Leptospirosis is a paradigm for an urban slum health problem. Rapid urbanization and expanding urban poverty worldwide have created conditions for rat-borne transmission of the Leptospira spirochete. The investigations of Weill Medical College of Cornell University and Oswaldo Cruz Foundation in the city of Salvador, Brazil raised awareness for a new pattern for leptospirosis, characterized by annual rainfall-associated epidemics that occur in slum communities and cause life-threatening manifestations such pulmonary hemorrhage syndrome. The lack of adequate diagnostics and poor understanding of disease pathogenesis are the major barriers to mounting effective public health responses to urban epidemics. We have established active surveillance for leptospirosis in Salvador and performed long-term prospective studies of urban slum populations. These studies raise specific hypotheses on the pathogen, environment and host-related factors in disease transmission. We propose an ICIDR project which applies state-of-the-art approaches in genomics and proteomics to ongoing field investigations for the aim of elucidating the determinants of urban leptospirosis. In the first project aim, we will identify the pathogen factors which influence disease progression and development of pulmonary hemorrhage syndrome using high-throughput genome sequencing of clinical isolates and genetic tools to manipulate Leptospira. In the second project aim, we will develop molecular assays to measure Leptospira in the environment and determine whether such assays can be used to identify transmission sources, stratify disease risk and prioritize prevention in resource-poor settings. In the third project aim, we will use proteome arrays to systematically identify diagnostic and prognostic markers for leptospirosis, as well as potential vaccine candidates. The information gained may lead to novel strategies for intervention, such as targeted environmental control measures, improved diagnostics and vaccines, which are urgently needed as the world's population residing in slums doubles from one to two billion in the next twenty years. Furthermore the ICIDR project will create the translational research capacity in Brazil to address other neglected infectious diseases.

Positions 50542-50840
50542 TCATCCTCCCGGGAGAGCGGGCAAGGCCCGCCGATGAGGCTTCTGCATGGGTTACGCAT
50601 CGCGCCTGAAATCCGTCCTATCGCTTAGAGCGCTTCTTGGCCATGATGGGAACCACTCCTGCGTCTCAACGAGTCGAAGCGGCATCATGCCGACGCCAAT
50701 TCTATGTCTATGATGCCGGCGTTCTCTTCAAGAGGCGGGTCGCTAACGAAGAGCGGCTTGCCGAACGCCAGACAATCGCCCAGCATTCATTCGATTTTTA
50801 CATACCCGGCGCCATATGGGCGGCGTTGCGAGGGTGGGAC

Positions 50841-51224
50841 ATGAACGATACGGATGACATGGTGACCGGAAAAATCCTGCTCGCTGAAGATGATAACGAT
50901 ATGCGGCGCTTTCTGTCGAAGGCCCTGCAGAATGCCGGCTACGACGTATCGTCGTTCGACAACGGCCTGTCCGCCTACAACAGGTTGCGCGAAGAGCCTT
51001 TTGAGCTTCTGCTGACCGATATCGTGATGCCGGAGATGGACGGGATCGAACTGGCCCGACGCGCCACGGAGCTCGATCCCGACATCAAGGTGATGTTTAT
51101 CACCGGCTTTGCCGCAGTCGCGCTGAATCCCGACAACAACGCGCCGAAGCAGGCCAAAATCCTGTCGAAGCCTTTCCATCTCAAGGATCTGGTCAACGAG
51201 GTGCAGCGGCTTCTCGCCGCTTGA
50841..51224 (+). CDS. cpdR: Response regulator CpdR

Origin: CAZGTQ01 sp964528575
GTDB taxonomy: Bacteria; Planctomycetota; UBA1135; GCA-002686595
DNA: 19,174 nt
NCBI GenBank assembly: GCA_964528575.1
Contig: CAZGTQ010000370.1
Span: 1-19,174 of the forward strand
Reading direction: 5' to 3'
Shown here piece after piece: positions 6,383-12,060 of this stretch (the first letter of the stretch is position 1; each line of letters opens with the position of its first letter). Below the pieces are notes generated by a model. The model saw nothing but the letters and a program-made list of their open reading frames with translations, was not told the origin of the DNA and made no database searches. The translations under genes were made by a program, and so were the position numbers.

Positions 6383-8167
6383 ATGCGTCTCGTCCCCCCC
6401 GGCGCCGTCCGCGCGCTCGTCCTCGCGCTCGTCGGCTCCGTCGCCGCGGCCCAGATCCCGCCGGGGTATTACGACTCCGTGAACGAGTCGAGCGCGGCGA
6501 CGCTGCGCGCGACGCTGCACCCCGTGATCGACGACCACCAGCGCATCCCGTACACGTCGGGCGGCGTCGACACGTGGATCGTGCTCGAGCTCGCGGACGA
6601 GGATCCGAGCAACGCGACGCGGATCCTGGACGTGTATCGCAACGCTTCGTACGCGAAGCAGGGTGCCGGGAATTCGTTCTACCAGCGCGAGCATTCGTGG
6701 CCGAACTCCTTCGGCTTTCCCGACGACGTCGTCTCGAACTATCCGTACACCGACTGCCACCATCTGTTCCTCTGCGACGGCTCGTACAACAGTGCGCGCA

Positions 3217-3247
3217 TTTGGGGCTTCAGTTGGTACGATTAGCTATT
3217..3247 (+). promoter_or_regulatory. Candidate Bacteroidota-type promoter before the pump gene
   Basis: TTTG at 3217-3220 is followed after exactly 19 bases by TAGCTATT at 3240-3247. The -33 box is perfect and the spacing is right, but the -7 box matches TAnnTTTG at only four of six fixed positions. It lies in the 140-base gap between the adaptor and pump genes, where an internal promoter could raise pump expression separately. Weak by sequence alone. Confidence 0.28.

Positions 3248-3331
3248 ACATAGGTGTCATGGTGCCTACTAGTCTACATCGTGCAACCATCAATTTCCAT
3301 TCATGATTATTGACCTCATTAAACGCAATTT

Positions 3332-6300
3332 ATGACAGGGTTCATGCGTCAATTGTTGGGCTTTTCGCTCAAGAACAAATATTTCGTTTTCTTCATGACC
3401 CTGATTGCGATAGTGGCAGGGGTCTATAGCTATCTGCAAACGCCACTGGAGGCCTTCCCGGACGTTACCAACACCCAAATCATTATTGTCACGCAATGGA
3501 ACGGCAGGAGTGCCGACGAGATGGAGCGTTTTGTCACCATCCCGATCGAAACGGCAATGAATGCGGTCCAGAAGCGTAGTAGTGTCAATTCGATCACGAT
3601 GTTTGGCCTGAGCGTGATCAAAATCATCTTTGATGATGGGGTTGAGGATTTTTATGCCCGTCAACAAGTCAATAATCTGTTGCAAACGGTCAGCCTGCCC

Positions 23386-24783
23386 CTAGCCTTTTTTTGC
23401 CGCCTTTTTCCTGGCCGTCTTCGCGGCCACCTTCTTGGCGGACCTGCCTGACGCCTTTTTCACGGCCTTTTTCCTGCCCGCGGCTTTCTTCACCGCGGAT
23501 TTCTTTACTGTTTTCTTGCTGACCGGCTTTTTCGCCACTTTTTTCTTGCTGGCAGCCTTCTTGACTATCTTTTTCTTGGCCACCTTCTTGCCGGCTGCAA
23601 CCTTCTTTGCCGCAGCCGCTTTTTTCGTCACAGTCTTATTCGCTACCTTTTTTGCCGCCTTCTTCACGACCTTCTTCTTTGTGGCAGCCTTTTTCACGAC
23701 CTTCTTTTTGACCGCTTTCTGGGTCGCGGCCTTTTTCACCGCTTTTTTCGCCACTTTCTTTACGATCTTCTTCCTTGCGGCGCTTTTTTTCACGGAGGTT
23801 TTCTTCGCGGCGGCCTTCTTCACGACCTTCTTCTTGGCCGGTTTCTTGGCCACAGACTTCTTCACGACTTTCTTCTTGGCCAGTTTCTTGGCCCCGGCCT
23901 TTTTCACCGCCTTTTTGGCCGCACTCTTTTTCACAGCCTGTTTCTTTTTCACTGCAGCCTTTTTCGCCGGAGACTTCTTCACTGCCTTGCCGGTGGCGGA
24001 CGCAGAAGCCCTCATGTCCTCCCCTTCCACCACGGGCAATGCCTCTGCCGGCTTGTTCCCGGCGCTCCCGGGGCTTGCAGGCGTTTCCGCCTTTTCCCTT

Public Health Relevance

There is no effective prevention for leptospirosis, a life-threatening bacterial disease which causes epidemics among the urban poor worldwide. The proposed research will apply state-of-the art molecular approaches to field investigations in Brazil for the purpose of characterizing the disease determinants of leptospirosis and identifying novel strategies for intervention, such as improved diagnostics and vaccines.

Agency
National Institute of Health (NIH)
Institute
National Institute of Allergy and Infectious Diseases (NIAID)
Type
Research Project--Cooperative Agreements (U01)
Project #
3U01AI088752-03S1
Application #
8608265
Study Section
Special Emphasis Panel (ZAI1-GSM-M (J1))
Program Officer
Mukhopadhyay, Suman
Project Start
2010-08-10
Project End
2015-07-31
Budget Start
2013-02-15
Budget End
2013-07-31
Support Year
3
Fiscal Year
2013
Total Cost
$85,244
Indirect Cost
$33,918
Name
Yale University
Department
Public Health & Prev Medicine
Type
Schools of Medicine
DUNS #
043207562
City
New Haven
State
CT
Country
United States
Zip Code
06520
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